Charlie Hough was raised with a sense of determination. His father, Dick, spent 3 1/2 years as a prisoner of war in Japan during World War II before returning home and celebrating the birth of Charlie.Maybe that's why Hough was always focused on what it would take to survive. He
Charlie Hough was raised with a sense of determination. His father, Dick, spent 3 1/2 years as a prisoner of war in Japan during World War II before returning home and celebrating the birth of Charlie.
Maybe that's why Hough was always focused on what it would take to survive. He did, after all, spend 25 seasons in the big leagues as a knuckleball pitcher. He established himself as a closer with the Dodgers, and then -- at the age of 34 -- transitioned into a starting pitcher with the Rangers.
Hough finished his career with two seasons as a member of the Marlins, starting the first game in franchise history in 1993.
He compiled a record of 216-216 with a 3.75 ERA in 858 games, 440 of them starts, 107 of which he completed. The right-hander appeared in three World Series with the Dodgers, but the heavy lifting in his career came in the years he started for the Rangers.
He was a combined 133-120 in 307 starts over a nine-year stretch from 1982-91, including a league-leading 40 starts in '87, and 17 complete games in '84. Hough won 10 or more games in all nine of those seasons, including 17 while making the American League All-Star team in '86, and a career-high 18 in '87.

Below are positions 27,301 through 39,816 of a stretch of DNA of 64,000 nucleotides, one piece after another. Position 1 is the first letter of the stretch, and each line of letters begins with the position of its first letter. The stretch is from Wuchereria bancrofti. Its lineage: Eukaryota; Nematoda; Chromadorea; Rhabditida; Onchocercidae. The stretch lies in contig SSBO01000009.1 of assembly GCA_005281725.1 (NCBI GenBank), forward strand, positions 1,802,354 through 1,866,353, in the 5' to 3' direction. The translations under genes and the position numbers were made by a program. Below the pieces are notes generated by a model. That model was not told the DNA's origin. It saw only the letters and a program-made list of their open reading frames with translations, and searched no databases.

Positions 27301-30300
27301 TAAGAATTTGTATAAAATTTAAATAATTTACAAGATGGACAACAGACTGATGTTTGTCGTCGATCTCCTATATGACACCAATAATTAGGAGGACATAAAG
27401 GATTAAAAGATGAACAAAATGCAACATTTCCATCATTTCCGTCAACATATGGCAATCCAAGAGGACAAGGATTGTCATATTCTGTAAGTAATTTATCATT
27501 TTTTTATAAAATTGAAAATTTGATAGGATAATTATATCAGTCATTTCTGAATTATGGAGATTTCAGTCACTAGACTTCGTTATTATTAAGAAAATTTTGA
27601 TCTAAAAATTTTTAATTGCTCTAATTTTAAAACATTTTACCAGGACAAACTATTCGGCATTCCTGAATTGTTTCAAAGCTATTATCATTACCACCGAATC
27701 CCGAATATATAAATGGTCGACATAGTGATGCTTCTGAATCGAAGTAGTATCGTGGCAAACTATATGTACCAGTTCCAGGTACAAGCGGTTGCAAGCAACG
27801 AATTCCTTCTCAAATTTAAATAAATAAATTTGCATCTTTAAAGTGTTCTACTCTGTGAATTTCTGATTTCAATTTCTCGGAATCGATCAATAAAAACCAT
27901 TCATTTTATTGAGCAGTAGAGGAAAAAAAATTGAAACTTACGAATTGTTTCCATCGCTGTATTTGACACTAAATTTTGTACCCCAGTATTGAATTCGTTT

Hough has a thorough understanding for the challenges of surviving as a knuckleball pitcher, which is why he has become a resource for several knuckleballers including current AL ERA leader Steven Wright of the Red Sox.
Hough is subject of this week's Q&A:
MLB.com: Does it surprise you, almost at the midway point of the season, to see a knuckleball pitcher leading the AL in earned run average?
Hough: Let's just say the odds that a knuckleball [pitcher] is going to win an ERA title are not great. It just shows what a good pitcher he is, and what a good knuckleball he has.
MLB.com: You've worked with many knuckleball pitchers. Is Wright one of them?